The basis of the above, here we do not have any consideration received but still, GST has to be paid.

Gifts are not normally given to employees for their exceptional performance or during the festivals and these are not part of the offer letter or the appointment letter. Now under GST, ll such gifts either in kind or in cash or in form of services provided by the company will be taxed and it means that the company has to pay GST on such transactions.  When gifts are issued there is no consideration received from the employee, as discussed it is token of appreciation or for their loyalty.

Now companies or establishments have to pay GST similar to the reimbursement costs collected from the employees like issue of duplicate ID card etc.,

Though the schedule talks about the threshold limit of Rs 50,000 one thing which is not clear is “is GST applicable one the gifts from the one rupee or only on the amount which crosses Rs 50,000. As of now, the law is not clear on this point, we need to wait for the final rules and law.

Another question is how to pay the GST, does the company has to issue a tax invoice? If yes will the buyer and seller will be the same? Under which section of the GSTR – 1 return this tax invoice has to be shown? Clarity is also required in this context also.

Value of gifts issues in a financial year means total values of gifts issued during the financial year from time to time, this means that there should be a provision in the accounting or any other software the taxpayer is using to keep track of the same in the system by employee and that should be able to generate a tax invoice once it crosses Rs 50,000 for an employee.

The next question, can the registered taxable person claim input tax on the gifts procured to be distributed to the employees?  Input tax credit is eligible only if used for the furtherance of business or used for the outward supply of goods or services, this is clear from the section 16 and 17 of the CGST Act.  Say for example A Ltd wants to give  Diwali gift to all its employees Halidram sweet boxes costing Rs 3000 each. A Ltd incurs Rs 1,75,000 for bringing the sweet boxes to it is office as transportation costs, is GST paid on the inward transport cost is eligible to be taken as input tax credit?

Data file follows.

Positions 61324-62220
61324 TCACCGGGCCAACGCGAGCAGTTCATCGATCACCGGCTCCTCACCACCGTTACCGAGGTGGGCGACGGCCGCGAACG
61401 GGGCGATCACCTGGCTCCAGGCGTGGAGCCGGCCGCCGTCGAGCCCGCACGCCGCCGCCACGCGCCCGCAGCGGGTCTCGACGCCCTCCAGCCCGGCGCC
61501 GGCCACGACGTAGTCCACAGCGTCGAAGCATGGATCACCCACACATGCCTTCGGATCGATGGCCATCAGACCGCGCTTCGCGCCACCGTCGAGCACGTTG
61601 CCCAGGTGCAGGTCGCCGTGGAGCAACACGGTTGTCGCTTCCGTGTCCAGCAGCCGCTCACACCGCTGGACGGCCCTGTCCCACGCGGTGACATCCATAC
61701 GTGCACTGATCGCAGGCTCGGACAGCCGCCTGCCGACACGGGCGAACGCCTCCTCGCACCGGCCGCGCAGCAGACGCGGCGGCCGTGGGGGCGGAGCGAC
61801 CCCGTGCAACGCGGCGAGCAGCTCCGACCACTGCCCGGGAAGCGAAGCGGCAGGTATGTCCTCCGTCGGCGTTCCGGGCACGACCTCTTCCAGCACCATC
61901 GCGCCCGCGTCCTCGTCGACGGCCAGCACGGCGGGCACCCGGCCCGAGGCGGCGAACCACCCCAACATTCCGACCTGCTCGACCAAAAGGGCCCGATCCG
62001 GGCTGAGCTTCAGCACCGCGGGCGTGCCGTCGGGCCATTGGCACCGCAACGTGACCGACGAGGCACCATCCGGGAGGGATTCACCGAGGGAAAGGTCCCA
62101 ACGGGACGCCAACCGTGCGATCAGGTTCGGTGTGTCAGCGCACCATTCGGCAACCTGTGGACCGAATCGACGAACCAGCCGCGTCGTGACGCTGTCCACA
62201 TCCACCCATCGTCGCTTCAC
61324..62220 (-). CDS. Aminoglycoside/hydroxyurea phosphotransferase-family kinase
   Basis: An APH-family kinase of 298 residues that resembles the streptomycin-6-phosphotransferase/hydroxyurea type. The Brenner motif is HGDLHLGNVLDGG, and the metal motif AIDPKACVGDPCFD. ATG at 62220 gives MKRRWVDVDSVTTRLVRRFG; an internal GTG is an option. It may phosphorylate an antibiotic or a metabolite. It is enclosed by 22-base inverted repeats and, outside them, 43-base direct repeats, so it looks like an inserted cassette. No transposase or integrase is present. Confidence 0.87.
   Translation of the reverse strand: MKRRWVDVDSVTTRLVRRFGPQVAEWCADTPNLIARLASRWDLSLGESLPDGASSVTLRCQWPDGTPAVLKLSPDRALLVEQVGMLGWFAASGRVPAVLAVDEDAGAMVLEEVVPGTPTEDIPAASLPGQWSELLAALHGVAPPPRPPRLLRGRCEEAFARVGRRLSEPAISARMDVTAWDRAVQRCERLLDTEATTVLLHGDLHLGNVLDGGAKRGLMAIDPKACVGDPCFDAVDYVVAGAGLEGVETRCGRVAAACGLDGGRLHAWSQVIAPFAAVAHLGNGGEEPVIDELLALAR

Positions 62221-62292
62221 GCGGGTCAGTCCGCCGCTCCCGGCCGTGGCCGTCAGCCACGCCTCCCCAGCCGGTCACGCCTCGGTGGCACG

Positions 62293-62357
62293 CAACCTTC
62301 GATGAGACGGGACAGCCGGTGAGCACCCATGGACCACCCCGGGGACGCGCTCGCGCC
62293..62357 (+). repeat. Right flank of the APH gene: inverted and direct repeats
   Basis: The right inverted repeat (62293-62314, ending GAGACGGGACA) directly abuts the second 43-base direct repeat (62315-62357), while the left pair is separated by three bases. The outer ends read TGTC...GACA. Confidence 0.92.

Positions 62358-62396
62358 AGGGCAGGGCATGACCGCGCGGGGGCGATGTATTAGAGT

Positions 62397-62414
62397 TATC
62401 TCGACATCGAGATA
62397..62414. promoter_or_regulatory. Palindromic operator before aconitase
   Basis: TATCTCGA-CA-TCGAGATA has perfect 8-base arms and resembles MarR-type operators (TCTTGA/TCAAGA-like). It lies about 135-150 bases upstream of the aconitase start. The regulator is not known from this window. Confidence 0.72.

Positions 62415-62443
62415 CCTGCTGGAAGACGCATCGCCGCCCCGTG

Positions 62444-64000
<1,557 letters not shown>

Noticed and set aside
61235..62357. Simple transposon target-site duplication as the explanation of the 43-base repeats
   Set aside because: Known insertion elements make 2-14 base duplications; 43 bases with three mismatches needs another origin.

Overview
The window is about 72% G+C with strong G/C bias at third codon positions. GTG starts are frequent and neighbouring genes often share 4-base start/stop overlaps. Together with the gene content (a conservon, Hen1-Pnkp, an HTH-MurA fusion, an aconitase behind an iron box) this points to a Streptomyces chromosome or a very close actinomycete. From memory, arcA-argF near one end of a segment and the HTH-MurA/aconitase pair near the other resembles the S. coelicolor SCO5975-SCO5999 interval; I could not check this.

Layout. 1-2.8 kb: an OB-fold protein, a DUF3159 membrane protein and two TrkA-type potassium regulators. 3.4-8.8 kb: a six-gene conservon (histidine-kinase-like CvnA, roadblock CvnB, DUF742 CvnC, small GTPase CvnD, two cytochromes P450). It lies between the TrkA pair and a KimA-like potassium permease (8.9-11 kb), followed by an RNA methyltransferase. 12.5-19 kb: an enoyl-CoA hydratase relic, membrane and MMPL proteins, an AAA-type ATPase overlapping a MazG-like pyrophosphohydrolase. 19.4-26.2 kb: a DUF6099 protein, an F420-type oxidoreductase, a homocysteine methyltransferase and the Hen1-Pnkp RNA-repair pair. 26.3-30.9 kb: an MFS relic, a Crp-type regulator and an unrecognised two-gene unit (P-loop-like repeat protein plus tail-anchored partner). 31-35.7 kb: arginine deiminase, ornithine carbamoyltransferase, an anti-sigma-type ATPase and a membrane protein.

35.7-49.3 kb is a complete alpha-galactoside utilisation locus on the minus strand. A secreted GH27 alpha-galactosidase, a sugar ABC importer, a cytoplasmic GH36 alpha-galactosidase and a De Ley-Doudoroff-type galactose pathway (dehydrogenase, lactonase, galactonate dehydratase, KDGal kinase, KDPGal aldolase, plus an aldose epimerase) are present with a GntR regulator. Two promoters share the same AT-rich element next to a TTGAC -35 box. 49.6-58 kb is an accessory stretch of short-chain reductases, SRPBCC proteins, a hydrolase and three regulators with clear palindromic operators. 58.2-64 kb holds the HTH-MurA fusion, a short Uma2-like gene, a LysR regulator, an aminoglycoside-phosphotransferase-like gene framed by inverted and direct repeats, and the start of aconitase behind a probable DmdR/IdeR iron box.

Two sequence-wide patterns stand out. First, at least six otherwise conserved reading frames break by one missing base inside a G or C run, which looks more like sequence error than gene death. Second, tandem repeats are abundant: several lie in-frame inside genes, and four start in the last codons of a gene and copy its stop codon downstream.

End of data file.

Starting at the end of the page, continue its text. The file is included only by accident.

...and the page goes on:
Section 16 as input tax credit is eligible only if it used for the furtherance of business but in the case of gifts, it will directly impact the furtherance of business. Say if A Ltd does not give Diwali gifts to its employees their morale will come down and resulting in it lower performance and thereby impacting the furtherance of business. The basis of this logic can A Ltd take input tax credit on GST paid on the transportation charges?

Clarity is required in this context also else it can lead to disputes between the trade and industry.

It is normal practice to provide tea or coffee or any other beverage to the employees, though it is not part of the appointment or offer letter, does the cost of coffee or tea cost should be included gifts value? This is not recommended by the government so technically it has to treated as a gift if we go by the clause A of subsection 5 of Section 17 of the CGST Act.

  • the Government notifies the services which are obligatory for an employer to provide to its employees under any law for the time being in force; or

Or we have to wait for the list to be notified by the government, if yes then it should spell out that providing of coffee or tea is not to be treated as gift.

In the meantime, the companies have to relook their practice of giving gifts to employees and also have proper systems in place to pay taxes if any such a need arises. For this, the systems being implemented in place should track the gifts by the employee. The offer letter/appointment letters issued should be revisited and if required the clauses need to be modified in line with the GST requirements. The early they do this activity the better for the organizations.

Any views or opinions represented above are personal and belong solely to the author and do not represent those of people, institutions or organizations that the author may or may not be associated with in professional or personal capacity unless explicitly stated. Any views or opinions are not intended to malign any religion, ethnic group, club, organization, company, or individual.

These examples are based on the information available in the public domain and authors interpretation of the law and may change based on the actual law passed.